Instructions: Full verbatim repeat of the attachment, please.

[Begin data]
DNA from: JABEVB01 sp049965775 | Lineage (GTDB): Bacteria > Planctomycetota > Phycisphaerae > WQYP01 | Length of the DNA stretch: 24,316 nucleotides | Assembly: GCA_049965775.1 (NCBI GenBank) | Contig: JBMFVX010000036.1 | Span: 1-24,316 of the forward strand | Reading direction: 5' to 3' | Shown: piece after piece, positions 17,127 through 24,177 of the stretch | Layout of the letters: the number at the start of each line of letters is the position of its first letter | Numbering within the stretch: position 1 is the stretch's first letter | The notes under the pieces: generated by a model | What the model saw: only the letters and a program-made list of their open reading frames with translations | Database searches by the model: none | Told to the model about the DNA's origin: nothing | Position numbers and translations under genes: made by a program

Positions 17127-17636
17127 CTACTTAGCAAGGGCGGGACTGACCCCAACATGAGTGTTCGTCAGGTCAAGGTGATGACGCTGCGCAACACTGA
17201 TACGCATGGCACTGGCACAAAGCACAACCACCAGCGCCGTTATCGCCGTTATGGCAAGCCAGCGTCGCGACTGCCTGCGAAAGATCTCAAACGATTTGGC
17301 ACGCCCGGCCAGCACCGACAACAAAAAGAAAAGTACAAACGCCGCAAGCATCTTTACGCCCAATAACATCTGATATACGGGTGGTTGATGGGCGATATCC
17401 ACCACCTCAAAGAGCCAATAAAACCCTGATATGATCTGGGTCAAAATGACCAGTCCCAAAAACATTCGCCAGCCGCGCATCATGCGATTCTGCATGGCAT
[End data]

DNA from: JABEVB01 sp049965775 | Lineage (GTDB): Bacteria > Planctomycetota > Phycisphaerae > WQYP01 | Length of the DNA stretch: 24,316 nucleotides | Assembly: GCA_049965775.1 (NCBI GenBank) | Contig: JBMFVX010000036.1 | Span: 1-24,316 of the forward strand | Reading direction: 5' to 3' | Shown: piece after piece, positions 17,127 through 24,177 of the stretch | Layout of the letters: the number at the start of each line of letters is the position of its first letter | Numbering within the stretch: position 1 is the stretch's first letter | The notes under the pieces: generated by a model | What the model saw: only the letters and a program-made list of their open reading frames with translations | Database searches by the model: none | Told to the model about the DNA's origin: nothing | Position numbers and translations under genes: made by a program

Positions 17127-17636
17127 CTACTTAGCAAGGGCGGGACTGACCCCAACATGAGTGTTCGTCAGGTCAAGGTGATGACGCTGCGCAACACTGA
17201 TACGCATGGCACTGGCACAAAGCACAACCACCAGCGCCGTTATCGCCGTTATGGCAAGCCAGCGTCGCGACTGCCTGCGAAAGATCTCAAACGATTTGGC
17301 ACGCCCGGCCAGCACCGACAACAAAAAGAAAAGTACAAACGCCGCAAGCATCTTTACGCCCAATAACATCTGATATACGGGTGGTTGATGGGCGATATCC
17401 ACCACCTCAAAGAGCCAATAAAACCCTGATATGATCTGGGTCAAAATGACCAGTCCCAAAAACATTCGCCAGCCGCGCATCATGCGATTCTGCATGGCAT